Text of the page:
The Law Regarding International Drivers License is written in Italian and confusing at best. Our Italian legal counsel summed it up as follows: “with an American license you can drive, but if you do not have an IDL or an official translation, you risk a fine of 78 up to 311 Euro.” The main issue, it seems is not translating the color of your hair, but understanding what vehicle class you are allowed to drive. In Italy, I don’t drive buses, tractor trailers, heavy construction equipment or motorcycles and thus I am content to be without an IDL in my sedan.

Second, I had our staff in Italy stop, call and speak to members of various law enforcement agencies. Not a single officer was aware of such a law and none of them claimed to have ever demanded seeing an IDL from an American. They look for a valid driver’s license, passport and car rental contract. Granted, our research was completely unscientific. Nonetheless, rarely enforced laws occur all over the world. For instance, men with mustaches in Nebraska cannot kiss a woman. 

Third, in order to pick up their car at the car rental desk, clients must provide their valid driver’s license, passport, credit card and reservation.

Finally, I have yet to see copy of a fine or ticket levied against anyone for failing to comply with this law. So where does that leave us? For myself, I shall continue to spend the extra cash on something useful like getting a shave next time I visit Nebraska. 

IDL – The International Drivers License Dilemma

by Mario 15-Jan 2010

I’ll be pilloried for saying this but someone better. Forking over cash money for an IDL to use in much of Western Europe, Italy included is a complete waste of time and money. Every armchair traveler is now doubling over in their recliner at such blasphemy. Laws will be rattled off with penalties ranging from severe fines to life imprisonment. But, before you hand over the cash equivalent of a good bottle of wine please hear me out. I have personally driven over a quarter of a million miles in Europe, 80% of them in Italy alone. I have been stopped on occasion by carabinieri, polizia and guardia di finanza (basically, everyone except the army) and have never been asked to produce an IDL. At the start of my travels, I fell prey to this scam and was fortunately stopped by Italian police officers early on. I immediately produced my IDL. They had no idea what an IDL was and demanded to see my real license and passport. Since then, no law enforcement person has ever asked me for one, nor has any car rental desk, gas station or parking lot attendant demand that I produce one either. Why should you?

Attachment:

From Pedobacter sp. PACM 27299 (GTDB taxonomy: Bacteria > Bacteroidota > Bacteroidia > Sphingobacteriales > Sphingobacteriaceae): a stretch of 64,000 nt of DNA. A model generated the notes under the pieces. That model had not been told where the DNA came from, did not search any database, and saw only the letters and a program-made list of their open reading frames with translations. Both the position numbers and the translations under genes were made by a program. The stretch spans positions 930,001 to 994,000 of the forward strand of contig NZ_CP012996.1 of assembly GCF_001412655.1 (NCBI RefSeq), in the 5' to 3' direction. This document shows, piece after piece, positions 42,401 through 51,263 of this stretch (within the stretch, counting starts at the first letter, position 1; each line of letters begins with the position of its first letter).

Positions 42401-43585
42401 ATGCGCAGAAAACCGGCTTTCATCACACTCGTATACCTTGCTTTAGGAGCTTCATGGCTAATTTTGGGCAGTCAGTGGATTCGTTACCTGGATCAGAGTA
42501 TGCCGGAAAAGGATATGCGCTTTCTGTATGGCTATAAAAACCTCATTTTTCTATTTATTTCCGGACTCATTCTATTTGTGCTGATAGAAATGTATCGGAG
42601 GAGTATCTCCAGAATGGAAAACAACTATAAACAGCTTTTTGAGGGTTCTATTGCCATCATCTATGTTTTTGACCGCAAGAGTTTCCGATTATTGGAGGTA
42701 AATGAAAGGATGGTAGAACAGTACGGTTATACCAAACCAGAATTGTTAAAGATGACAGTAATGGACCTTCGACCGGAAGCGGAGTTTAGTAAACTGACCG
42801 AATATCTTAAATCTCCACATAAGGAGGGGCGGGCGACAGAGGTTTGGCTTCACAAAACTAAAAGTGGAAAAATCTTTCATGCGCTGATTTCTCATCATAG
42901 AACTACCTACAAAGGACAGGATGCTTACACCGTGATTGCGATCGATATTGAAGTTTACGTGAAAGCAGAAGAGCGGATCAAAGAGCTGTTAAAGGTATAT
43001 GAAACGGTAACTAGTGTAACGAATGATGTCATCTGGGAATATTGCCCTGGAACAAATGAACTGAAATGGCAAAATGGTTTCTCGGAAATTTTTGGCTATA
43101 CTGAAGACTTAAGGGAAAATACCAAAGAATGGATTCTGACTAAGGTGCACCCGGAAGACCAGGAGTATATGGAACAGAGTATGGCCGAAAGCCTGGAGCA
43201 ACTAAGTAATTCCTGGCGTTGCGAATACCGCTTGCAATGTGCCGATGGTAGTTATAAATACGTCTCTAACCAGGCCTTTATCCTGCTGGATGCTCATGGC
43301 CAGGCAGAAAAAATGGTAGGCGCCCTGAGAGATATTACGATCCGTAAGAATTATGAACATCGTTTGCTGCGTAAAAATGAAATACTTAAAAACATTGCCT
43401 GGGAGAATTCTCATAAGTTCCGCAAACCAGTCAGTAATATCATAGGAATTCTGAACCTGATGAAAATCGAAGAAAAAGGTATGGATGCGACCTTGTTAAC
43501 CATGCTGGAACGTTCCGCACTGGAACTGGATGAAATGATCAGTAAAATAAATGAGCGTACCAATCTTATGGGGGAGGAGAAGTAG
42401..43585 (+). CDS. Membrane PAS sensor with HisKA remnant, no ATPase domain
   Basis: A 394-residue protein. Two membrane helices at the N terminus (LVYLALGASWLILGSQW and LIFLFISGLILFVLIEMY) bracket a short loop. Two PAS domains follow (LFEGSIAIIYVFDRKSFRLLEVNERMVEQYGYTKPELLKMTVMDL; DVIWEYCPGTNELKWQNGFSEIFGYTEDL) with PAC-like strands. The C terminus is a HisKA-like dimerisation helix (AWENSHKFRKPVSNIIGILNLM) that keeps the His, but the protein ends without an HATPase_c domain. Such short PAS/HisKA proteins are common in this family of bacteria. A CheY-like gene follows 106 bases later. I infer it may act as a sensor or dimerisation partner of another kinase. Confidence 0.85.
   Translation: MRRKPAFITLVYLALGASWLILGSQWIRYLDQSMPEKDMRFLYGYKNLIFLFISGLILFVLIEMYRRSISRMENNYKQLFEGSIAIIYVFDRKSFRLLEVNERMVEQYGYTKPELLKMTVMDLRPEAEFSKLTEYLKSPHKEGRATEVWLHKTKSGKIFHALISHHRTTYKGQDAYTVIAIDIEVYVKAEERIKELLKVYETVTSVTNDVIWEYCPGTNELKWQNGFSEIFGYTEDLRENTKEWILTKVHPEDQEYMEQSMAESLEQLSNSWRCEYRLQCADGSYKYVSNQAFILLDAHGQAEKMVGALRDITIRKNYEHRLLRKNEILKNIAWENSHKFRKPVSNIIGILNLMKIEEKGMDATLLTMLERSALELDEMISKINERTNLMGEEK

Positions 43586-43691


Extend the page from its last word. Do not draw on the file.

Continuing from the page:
It is an easy $15 to $50 bucks to peel off of folks prior to departure by: a) claiming laws the local police do not even claim to know exist and b) guaranteeing piece of mind to the uninformed. The IDL is simply a translation of your actual license. You most definitely need it when visiting countries that use a completely different alphabet such as Greece, Russia, China, Saudi Arabia, Japan and anywhere else the ABCs of our alphabet appears as squiggles in the eyes of the beholder. Italy, France, England, Germany, Spain, Scandinavia, South America and a host of other countries use the very same alphabet and can easily figure out your name, address, height, hair color and license number.

So, I choose to save a few bucks and carry around one less meaningless piece of paper. While driving in Italy, I make sure that I always wear seat belts, pass only from the left and never hold a cell phone while driving — ignoring these laws will get one into real trouble.

 

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Welcome to our Access Italy blog, a mosaic of eclectic, but practical, information; fascinating cultural insights; and unique commentary on a wonderful way of life only the Italians could have designed.  more....